• Broker Research and Analysis such as XTB and FXCM provide their own analysis for free.
  • News websites such as Bloomberg and OilPricecom for up-to-date financial news and analysis.
  • Economic calendars available on many financial news websites, providing dates for significant events that might impact the crude oil market.
  • Training and courses like Coursera and Udemy or specialized trading education websites on crude oil.
  • Books to give you an introduction to the oil market and an historical background such as “The Prize: The Epic Quest for Oil, Money, and Power” by Daniel Yergin or “Oil 101” by Morgan Downey.
  • Podcasts and webinars are often hosted by brokers such as IC Markets or IG Markets covering topics on commodities and oil.
(74-89% retail investor accounts lose money)

Especially for beginners, it’s beneficial if the broker offers educational materials like webinars, articles, tutorials, and more to help you understand the nuances of crude oil trading.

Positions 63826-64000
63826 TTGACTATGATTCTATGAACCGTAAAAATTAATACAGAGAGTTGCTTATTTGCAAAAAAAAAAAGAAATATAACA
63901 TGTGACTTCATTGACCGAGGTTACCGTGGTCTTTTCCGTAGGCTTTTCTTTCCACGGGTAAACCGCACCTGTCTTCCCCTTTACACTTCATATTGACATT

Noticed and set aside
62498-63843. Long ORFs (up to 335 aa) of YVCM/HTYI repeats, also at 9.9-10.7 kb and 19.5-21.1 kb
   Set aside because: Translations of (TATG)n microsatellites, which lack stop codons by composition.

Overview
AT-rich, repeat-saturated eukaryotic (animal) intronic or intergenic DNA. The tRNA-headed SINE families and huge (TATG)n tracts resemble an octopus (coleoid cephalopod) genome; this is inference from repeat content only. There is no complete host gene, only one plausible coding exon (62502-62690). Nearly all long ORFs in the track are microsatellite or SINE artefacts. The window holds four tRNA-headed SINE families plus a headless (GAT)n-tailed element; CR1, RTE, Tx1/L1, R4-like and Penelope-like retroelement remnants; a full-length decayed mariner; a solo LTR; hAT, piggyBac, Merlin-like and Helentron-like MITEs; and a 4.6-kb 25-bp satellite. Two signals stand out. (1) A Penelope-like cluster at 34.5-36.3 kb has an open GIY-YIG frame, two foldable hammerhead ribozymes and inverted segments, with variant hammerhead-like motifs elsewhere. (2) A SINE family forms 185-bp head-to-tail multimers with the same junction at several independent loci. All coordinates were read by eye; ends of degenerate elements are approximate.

Market Research & Analysis Tools can provide insights into market trends, news, and other factors that can impact crude oil prices. Some brokers offer more in-depth analysis and insights than others.

Trading oil pros and cons


  • Oil is one of the most traded commodities globally, ensuring a high level of liquidity
  • There is a range of instruments to choose from to invest in oil
  • There is an abundance of resources, analysis, and news available


  • Oil prices can swing dramatically based on geopolitical events
  • High Volatility Risks
  • Complex market to understand for new traders

filippo ucchino

About The Author

Filippo Ucchino
Co-Founder - CEO - Broker Expert
Filippo is the co-founder and CEO of He has 15 years of experience in the financial sector and forex in particular. He started his career as a forex trader in 2005 and then became interested in the whole fintech and crypto sector.
Over this time, he has developed an almost scientific approach to the analysis of brokers, their services, and offerings. In addition, he is an expert in Compliance and Security Policies for consumers protection in this sector.
With InvestinGoal, Filippo’s goal is to bring as much clarity as possible to help users navigate the world of online trading, forex, and cryptocurrencies.